Throughout my blogs I have made reference to a number of fallacies that underpin macroeconomic policy and forecasting and these are the main reason why policies do not produce the required outcomes, and why forecasts are often way off the mark. To understand this we need to look at the main macro models used by Central banks, Treasuries and think tanks around the world and see how they are constructed with these fallacies embedded into the assumptions from which the models are constructed. The Dynamic Stochastic General Equilibrium (DSGE) model used by the Bank of England and the Treasury is very similar to the models used by the Federal Reserve, the European Central Bank and the Bank of Japan, and in academic circles the Keynesian and Minsky models assume all or most of these fallacies in their construction. This means that all these models produce forecasts that are wrong along with policy recommendations that have not produced the desired effect. For greater clarification I am going to go through each of these fallacies and this will give anyone the opportunity to tell me why I am wrong, and if they cannot do that, then they need to accept that it is time to ditch these old models and construct more useful models based upon correct assumptions.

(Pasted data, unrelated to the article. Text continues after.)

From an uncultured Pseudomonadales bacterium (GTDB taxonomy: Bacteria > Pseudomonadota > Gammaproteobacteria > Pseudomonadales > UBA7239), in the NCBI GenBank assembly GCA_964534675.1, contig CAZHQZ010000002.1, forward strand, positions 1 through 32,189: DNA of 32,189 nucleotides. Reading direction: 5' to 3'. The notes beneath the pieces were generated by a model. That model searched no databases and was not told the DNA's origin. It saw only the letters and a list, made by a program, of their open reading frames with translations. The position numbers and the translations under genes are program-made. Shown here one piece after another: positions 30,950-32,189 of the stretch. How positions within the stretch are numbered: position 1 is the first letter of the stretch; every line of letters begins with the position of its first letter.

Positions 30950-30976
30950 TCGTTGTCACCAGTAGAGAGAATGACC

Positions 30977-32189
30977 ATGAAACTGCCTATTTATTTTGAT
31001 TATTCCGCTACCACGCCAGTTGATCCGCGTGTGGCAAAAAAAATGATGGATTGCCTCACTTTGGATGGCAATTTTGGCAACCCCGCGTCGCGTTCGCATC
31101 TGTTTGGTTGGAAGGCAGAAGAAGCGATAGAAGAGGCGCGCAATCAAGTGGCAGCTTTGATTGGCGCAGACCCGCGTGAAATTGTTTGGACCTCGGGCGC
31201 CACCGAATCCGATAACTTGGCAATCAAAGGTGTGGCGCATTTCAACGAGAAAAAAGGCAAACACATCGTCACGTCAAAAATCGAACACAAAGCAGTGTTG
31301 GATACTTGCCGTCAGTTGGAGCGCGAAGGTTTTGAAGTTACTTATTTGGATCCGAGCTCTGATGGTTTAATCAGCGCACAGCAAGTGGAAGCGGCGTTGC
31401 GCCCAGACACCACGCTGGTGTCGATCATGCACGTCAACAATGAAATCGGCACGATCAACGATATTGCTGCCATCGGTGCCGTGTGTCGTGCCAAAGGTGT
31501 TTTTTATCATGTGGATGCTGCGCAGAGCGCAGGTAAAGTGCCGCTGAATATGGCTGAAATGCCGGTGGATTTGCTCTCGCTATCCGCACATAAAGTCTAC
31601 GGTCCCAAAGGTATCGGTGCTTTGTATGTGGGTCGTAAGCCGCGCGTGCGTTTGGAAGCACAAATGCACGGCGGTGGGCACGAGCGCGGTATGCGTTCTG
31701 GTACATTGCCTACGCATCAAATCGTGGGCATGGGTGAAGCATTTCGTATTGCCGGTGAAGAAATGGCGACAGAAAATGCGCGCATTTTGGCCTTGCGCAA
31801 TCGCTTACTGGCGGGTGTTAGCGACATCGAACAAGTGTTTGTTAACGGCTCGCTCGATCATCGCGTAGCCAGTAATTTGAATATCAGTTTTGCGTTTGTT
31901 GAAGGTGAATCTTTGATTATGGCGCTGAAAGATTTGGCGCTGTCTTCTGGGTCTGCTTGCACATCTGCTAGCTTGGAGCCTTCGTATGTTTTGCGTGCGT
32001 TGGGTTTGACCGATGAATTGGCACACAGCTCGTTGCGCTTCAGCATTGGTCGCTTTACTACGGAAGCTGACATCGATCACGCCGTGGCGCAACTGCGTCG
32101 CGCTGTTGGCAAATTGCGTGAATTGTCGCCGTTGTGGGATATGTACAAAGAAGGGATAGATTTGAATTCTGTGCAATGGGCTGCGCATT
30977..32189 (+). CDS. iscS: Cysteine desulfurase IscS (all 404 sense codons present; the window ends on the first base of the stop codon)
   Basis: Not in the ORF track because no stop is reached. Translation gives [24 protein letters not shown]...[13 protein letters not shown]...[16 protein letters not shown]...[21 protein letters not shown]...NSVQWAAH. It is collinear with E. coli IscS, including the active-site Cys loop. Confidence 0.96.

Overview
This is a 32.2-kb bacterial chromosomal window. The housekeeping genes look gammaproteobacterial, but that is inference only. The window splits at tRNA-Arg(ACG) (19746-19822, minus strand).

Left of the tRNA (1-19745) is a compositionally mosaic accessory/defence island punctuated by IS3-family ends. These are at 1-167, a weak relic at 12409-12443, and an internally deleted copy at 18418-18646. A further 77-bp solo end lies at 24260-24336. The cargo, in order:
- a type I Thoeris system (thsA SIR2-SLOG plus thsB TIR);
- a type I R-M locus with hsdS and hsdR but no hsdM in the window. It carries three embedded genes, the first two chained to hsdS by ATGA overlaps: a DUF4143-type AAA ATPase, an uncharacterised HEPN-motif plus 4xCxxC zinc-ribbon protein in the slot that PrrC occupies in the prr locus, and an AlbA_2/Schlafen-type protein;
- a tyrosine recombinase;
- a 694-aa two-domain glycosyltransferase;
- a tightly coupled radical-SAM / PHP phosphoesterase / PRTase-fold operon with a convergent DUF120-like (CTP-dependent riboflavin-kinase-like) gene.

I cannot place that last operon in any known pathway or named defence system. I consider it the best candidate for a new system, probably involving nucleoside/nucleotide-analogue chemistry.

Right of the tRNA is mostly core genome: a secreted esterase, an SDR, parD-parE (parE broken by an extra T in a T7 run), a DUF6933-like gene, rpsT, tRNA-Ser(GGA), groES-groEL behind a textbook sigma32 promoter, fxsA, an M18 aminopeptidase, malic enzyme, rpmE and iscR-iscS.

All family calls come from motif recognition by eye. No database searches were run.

1st fallacy: there is an output gap that can be closed by manipulating aggregate monetary demand and this action will increase output, employment and growth.
This is supported by a simple Keynesian model that looks at the current level of employment and a number for a higher level of employment that can be achieved by employing, what they perceive as, idle resources. These economists assume that the output gap exists because there is not sufficient demand to employ those unemployed in the gap. There is then a fairly simple calculation for the income multiplier using the average wage and the number of unemployed people looking for a job. From here it is possible to estimate an amount of demand that can be injected into the economy using fiscal and/or monetary policy. It is then assumed that this will close the output gap and kick start a growth spurt in the economy. It is also great news for politicians as they can spend more money and not raise taxes, or cut taxes and not reduce expenditure.
Despite the fact that macroeconomic models have identified output gaps for almost every year over the last 70 years there is absolutely no evidence that these gaps have ever been closed by manipulating demand. I explained this in 2013 and repeated it on my blog last year when I wrote “Are demand management policies the solution or a mass delusion?” The best example of these policies failing and even having the opposite effect of raising unemployment is in the stagflation of the 1970s and this is explained in more detail in “What really happened in the seventies”